Here's a current example of how p-hacking is used in common discourse:
The Inside Story Of How An Ivy League Food Scientist Turned Shoddy Data Into Viral Studies — 25 February 2018; syndicated at

One reason for the discrepancy is "p-hacking," the taboo practice of slicing and dicing a dataset for an impressive-looking pattern. It can take various forms, from tweaking variables to show a desired result, to pretending that a finding proves an original hypothesis — in other words, uncovering an answer to a question that was only asked after the fact.

I'm not thrilled with p-hacking redirecting to data dredging, a term I have never yet seen used in a mainstream, general-audience publication. p-hacking is a form of data dredging, with the specific end result of gaming an ethical bright line to gain a prominent office or pedestal of trust, which is ultimately more destructive to the scientific venture than mere academic dishonesty. — MaxEnt 08:43, 3 March 2018 (UTC)


This article has been watered down since I last read it, apparently in an effort to cast the topic in a more "neutral" light. Just the opening paragraph, for instance, now says: "Data dredging ... is the use of data mining to uncover relationships in data." That does not seem sufficient to me at all. All data mining is used for uncovering relationsships in data; the paragraph is almost tautological. The opening paragraph should instead succintly define data dredging as it differs from other ways of using data. If I can find reasonable sources, I may go ahead and rewrite some of it.--Anders Feder (talk) 10:03, 4 September 2014 (UTC)

Spurious Correlations

I was thinking of using an image from this site as a headline image since it explains the idea really well (it's Creative Commons Attribution-licensed). Any thoughts on this, or suggestions for a particularly ridiculous one? Blythwood (talk) 22:48, 3 June 2015 (UTC)

Second Vague, also second no merge

The article appears to vague to me, too and combines multiple problems into one which should be separated. More thorough mathematical derivations would be helpful in my opinion. Some core statements are known to be wrong, although still frequently mentioned as urban legends in social sciences (e.g., testing multiple stochastically independent hypotheses on the same data set is no problem. That distinction is not made in the page so far). I suggest to rewrite. — Preceding unsigned comment added by Timo von Oertzen (talkcontribs) 15:05, 30 January 2017 (UTC)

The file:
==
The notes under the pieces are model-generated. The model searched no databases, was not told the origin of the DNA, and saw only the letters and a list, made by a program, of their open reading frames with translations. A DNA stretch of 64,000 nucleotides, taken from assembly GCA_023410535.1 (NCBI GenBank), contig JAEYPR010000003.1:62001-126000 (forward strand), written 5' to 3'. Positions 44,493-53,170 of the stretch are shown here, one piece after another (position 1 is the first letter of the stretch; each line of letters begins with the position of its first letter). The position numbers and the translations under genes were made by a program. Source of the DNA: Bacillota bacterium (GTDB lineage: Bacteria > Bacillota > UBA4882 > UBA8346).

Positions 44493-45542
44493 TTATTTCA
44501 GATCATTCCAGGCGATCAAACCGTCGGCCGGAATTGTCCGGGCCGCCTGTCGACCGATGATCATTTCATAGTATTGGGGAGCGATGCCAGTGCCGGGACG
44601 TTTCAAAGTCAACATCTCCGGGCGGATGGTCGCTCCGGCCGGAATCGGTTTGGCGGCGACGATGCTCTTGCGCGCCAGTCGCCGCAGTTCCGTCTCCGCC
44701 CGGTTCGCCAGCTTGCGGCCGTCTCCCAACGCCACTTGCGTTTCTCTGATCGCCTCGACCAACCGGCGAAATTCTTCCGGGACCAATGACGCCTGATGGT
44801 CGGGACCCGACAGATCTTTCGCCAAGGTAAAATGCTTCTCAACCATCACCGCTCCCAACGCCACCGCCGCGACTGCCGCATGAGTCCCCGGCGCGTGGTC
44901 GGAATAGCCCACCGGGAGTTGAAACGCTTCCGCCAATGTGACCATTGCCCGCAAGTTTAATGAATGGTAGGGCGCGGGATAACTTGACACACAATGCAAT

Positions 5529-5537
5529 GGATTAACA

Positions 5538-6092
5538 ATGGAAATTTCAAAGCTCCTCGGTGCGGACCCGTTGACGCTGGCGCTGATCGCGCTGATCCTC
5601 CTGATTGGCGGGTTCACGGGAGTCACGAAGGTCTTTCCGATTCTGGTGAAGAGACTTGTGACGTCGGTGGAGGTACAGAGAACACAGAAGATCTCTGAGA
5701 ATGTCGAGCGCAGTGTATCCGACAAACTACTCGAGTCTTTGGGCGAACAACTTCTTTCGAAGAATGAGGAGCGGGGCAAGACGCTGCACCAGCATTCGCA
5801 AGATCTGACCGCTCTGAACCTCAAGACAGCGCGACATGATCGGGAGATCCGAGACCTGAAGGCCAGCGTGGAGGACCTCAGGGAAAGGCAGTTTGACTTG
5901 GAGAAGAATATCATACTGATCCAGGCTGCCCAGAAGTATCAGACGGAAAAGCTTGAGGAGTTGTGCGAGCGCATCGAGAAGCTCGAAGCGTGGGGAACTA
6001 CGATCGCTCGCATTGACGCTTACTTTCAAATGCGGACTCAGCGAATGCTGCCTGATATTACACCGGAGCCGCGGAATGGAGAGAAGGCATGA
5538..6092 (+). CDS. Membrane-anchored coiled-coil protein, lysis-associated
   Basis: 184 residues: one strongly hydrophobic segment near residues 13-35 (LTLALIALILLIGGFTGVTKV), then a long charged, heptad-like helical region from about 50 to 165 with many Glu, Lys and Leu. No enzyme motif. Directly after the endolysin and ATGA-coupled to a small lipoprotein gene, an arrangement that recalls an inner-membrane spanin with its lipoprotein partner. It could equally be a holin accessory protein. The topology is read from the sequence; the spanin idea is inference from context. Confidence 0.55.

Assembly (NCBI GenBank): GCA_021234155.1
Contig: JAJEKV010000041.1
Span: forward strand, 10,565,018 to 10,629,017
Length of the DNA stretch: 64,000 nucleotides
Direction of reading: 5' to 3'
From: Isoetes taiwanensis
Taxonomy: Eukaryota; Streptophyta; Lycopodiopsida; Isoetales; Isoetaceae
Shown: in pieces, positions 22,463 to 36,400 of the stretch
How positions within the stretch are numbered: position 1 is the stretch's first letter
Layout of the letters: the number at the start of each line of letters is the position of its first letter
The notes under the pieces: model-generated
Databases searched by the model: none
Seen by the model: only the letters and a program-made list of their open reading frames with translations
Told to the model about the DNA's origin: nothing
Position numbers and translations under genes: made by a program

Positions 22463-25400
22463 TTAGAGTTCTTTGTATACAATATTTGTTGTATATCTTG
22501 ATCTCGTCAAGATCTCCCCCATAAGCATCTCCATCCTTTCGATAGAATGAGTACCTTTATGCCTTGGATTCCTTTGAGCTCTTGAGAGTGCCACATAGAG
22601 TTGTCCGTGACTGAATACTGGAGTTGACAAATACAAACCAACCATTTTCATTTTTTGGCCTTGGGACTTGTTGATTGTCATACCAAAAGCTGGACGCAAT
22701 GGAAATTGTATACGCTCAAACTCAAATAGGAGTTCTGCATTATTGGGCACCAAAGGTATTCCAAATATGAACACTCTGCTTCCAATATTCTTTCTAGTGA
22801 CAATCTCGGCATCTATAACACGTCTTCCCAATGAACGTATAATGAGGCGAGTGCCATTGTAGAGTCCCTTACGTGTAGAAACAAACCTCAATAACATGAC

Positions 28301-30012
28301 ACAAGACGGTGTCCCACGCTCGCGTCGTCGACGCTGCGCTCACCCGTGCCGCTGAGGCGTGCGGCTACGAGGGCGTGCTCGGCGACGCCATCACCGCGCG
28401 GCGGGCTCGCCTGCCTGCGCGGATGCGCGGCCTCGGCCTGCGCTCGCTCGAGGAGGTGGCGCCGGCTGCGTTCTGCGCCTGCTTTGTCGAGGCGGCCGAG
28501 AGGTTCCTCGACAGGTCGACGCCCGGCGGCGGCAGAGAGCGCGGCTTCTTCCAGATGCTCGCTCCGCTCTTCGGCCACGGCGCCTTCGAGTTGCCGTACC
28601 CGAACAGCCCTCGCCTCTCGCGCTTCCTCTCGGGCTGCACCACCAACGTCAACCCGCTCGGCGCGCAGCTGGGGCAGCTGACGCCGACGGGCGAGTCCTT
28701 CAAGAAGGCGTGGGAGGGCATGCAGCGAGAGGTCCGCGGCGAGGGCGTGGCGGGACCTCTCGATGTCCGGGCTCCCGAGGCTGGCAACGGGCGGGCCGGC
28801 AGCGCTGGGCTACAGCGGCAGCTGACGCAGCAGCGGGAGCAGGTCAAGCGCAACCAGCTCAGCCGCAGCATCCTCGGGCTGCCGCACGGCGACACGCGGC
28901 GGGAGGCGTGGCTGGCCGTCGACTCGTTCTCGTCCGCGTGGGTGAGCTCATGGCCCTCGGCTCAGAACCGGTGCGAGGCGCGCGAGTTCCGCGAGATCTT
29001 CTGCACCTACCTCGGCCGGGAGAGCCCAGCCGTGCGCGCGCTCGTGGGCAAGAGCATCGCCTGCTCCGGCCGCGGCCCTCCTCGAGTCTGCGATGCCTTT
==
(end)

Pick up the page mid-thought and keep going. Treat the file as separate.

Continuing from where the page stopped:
Drawing Conclusions from data section

I find the drawing conclusions from data section to be ridiculous and unsourced.

If it had been sourced we could maybe get to the bottom of the problems.

For example, read Deming's "Red Bead experiment" from his The New Economics and then read this section. A p-chart will tell you that immediately that there is nothing there are no conclusions whatsoever that can be drawn from a sample of 5 coin flips.

2601:14F:8005:B810:C823:C430:769F:E823 (talk) 16:43, 21 October 2017 (UTC)


(Edited) The following paper had a considerable impact in experimental psychology and might be worth mentioning in the article. One of its co-authors supposedly coined the term "p-hacking" though the term itself doesn't appear in the paper. I'll try to add it sometime if nobody else does, but if someone else does it first, that's great. Citation:

  • Simmons, Joseph P. and Nelson, Leif D. and Simonsohn, Uri, False-Positive Psychology: Undisclosed Flexibility in Data Collection and Analysis Allows Presenting Anything as Significant (May 23, 2011). Psychological Science, 2011. Available at SSRN:

The authors wrote an invited retrospective 5 years later:

  • Simmons, Joseph P. and Nelson, Leif D. and Simonsohn, Uri, False-Positive Citations (March 27, 2017). Perspectives on Psychological Science, Forthcoming. Available at SSRN: (talk) 02:38, 5 March 2018 (UTC)